As a transformative learning form, service-learning has been recently implemented in various academic programs around the globe including (but not limited to) Germany (Burth, 2016), Canada (Burth, 2016), and across eight public universities in Spain (five of which are located in Madrid) with a primary objective of examining societal issues and seeking solutions via application of coursework (Santos, 2017), which resembles inquiry-based learning strategies, but differs in that it includes a service-learning component to activate solutions (Poteau, 2015). Both internal and external components are critical in effective service-learning program design. At the internal level, specific coursework that directly tie into course objectives, content, and make connections to service-learning should serve as part of the core requirements. Examples of internal components include diaries and critical self-reflective papers, which can serve to develop learners’ vocabulary, grammatical, writing and critical thinking skills.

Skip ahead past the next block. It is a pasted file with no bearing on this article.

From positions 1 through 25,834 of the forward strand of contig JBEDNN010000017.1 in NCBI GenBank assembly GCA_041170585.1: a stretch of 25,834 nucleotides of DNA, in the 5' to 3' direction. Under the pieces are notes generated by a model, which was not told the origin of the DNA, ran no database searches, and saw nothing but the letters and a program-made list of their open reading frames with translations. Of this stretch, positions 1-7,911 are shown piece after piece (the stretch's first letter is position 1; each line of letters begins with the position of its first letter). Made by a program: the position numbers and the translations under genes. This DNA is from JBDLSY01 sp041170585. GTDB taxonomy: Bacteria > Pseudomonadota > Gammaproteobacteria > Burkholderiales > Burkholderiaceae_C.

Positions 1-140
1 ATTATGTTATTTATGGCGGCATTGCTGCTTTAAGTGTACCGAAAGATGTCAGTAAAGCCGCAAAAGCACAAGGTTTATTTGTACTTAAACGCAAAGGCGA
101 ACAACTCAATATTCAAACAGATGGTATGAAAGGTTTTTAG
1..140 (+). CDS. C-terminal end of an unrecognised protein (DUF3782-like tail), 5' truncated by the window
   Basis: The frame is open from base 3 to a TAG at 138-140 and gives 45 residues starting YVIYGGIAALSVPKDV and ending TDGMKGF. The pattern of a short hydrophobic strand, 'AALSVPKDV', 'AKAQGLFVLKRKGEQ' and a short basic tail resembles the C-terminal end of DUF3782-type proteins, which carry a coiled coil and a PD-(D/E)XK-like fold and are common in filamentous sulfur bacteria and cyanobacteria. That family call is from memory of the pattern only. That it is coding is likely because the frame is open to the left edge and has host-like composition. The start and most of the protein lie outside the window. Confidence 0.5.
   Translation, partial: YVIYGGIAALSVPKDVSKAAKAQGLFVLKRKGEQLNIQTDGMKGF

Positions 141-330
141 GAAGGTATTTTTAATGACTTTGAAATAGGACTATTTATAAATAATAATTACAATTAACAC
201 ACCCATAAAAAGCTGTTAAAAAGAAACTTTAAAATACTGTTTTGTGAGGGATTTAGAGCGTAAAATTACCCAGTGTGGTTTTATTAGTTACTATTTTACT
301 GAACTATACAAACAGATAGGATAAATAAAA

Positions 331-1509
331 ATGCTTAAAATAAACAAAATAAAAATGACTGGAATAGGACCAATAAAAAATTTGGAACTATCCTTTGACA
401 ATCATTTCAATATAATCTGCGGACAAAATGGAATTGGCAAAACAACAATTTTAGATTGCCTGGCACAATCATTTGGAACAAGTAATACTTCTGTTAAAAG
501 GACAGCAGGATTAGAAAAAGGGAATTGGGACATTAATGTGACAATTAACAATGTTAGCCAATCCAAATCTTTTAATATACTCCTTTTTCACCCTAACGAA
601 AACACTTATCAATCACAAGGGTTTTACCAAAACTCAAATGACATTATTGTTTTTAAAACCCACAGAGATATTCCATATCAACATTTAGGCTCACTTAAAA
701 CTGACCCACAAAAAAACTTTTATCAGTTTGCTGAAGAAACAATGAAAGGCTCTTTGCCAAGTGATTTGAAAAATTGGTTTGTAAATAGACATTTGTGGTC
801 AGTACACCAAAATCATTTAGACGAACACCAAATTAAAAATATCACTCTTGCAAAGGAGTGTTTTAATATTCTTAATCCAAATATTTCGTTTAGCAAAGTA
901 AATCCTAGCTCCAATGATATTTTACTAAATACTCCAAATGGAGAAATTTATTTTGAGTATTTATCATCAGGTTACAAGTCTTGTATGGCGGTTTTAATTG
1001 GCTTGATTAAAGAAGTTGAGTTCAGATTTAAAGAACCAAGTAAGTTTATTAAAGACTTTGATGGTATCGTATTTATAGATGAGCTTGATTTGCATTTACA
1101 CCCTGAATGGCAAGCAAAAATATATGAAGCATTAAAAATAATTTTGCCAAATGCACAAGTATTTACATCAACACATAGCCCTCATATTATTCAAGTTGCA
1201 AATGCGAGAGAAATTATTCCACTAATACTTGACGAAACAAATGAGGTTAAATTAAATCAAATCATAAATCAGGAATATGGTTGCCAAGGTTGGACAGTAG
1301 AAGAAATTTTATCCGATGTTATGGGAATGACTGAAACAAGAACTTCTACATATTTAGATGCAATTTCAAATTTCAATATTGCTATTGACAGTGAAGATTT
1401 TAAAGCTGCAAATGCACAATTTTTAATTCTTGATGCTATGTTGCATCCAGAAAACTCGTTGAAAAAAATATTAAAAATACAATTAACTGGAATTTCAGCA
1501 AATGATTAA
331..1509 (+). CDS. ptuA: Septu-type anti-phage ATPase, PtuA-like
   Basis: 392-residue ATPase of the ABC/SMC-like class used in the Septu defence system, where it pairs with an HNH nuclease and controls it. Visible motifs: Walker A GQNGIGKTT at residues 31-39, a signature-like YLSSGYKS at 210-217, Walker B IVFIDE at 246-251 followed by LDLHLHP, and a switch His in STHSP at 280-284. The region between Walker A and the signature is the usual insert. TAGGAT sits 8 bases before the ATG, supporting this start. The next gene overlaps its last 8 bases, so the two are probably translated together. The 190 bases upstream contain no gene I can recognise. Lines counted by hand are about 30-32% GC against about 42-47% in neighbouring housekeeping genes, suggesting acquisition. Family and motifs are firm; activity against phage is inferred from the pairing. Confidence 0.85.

External components entail service work with a community organization outside of the classroom context that must also correspond to course objectives and address an organization’s needs. External components and services vary depending on the course and the organization. For instance, the author has developed service-learning programs with non-profit organizations in Spanish for Business courses. Examples of the external components from these courses include professional utilization of Spanish in a variety of services including (but not limited to) designing and creating social media sites for a non-profit organization to increase business productivity and participation among linguistic minority residents in community affairs, telephone calls to local businesses to notify interested employees regarding gratuitous classes in English as a Second Language (ESL) in the region, researching grant opportunities for non-profit organizations to increase program offerings and services for linguistic minorities, and sight translation services. These components enable learners to actively connect course topics and engage in diverse interactions outside of the classroom context and critically self-reflect on the challenges, course-to-community connections, and overall experiences.